‘55% of children under two don't get comprehensive immunisation'

Over 55 per cent of children in the age group of 0-2 years do not receive comprehensive immunisation in the country and approximately 2.7 million children under five do not receive any treatment for diarrhoea, a major killer of children.

Among 25 developing countries, India has the highest number of children who do not receive even the most basic of health care services, according to new research by Save the Children. It also has the highest number of children under five dying every year.

According to Save the Children CEO Thomas Chandy, “The latest Sample Registration Data released in India shows that infant mortality has declined to 50 per 1,000 which is good but this obscures the larger picture. The existence of ‘healthcare deserts' shows that efforts to reduce child mortality are still sidelining the poorest children and this denial of basic health care is leaving them vulnerable to fatal conditions.”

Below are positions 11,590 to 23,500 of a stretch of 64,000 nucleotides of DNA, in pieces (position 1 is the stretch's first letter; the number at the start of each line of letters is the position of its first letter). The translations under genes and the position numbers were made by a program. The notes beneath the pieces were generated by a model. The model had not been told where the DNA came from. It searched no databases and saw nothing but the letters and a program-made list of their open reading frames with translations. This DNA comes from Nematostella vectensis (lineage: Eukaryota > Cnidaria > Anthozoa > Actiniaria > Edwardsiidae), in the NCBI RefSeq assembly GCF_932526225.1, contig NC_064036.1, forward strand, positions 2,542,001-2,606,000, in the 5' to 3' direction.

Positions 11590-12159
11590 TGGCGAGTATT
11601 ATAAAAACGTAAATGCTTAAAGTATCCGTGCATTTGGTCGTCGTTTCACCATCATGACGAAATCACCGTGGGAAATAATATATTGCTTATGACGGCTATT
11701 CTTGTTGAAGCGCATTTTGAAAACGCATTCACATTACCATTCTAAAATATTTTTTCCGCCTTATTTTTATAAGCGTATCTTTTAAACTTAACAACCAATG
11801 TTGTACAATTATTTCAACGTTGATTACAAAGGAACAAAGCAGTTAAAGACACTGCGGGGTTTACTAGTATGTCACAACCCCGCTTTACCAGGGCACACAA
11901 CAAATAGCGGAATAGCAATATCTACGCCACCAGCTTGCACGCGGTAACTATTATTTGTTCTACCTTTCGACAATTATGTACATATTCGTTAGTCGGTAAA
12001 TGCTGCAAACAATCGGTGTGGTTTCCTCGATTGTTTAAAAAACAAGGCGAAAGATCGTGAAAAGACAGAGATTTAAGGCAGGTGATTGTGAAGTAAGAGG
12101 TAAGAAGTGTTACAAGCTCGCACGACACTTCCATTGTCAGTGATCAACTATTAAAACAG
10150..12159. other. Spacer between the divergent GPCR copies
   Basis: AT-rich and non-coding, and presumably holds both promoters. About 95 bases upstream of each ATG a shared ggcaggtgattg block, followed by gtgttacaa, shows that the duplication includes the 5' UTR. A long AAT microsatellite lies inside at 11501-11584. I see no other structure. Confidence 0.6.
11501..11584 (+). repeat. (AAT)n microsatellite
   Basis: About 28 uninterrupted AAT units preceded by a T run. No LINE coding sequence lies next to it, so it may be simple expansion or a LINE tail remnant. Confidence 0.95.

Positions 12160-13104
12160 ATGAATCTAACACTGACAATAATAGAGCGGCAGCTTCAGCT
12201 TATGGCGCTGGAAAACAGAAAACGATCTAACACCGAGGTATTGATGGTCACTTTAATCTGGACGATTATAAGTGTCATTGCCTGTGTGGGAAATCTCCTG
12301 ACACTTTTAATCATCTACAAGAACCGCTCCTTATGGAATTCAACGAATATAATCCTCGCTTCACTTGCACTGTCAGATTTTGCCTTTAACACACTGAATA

Close to 1.2 million children under the age of one die every year in India of largely treatable and even preventable diseases and conditions. “Ironically, in cities like Delhi, large pockets can be classified as health care deserts where no primary health care is available for the urban poor.”

A health care desert refers to an existence where a child has not received any of the six routine immunisations including for killer diseases such as diphtheria, whooping cough and tetanus, or treatment for a recent bout of diarrhoea.

Over 40 million children worldwide live in health care deserts, without receiving the most basic of healthcare services, including routine immunisation.

The new research shows that there are health care deserts in 25 developing countries, where up to one-third of all children do not receive vaccinations for diphtheria, whooping cough and tetanus, or even basic treatment for diarrhoea. In some instances, areas are too remote and unreached by health care services. In most cases, the term ‘health care desert' describes a situation where services are unfamiliar, unknown, unaffordable, unavailable, or of such poor quality that people are not using them.

A severe shortage of health care workers fuels the existence of healthcare deserts. Access to health care and health care workers are crucial to keeping more children alive. Diarrhoea, pneumonia and malaria — all largely preventable and treatable with adequate medical care — account for 40 per cent of under-five deaths with a further 36 per cent of deaths caused by neo-natal complications and infections.

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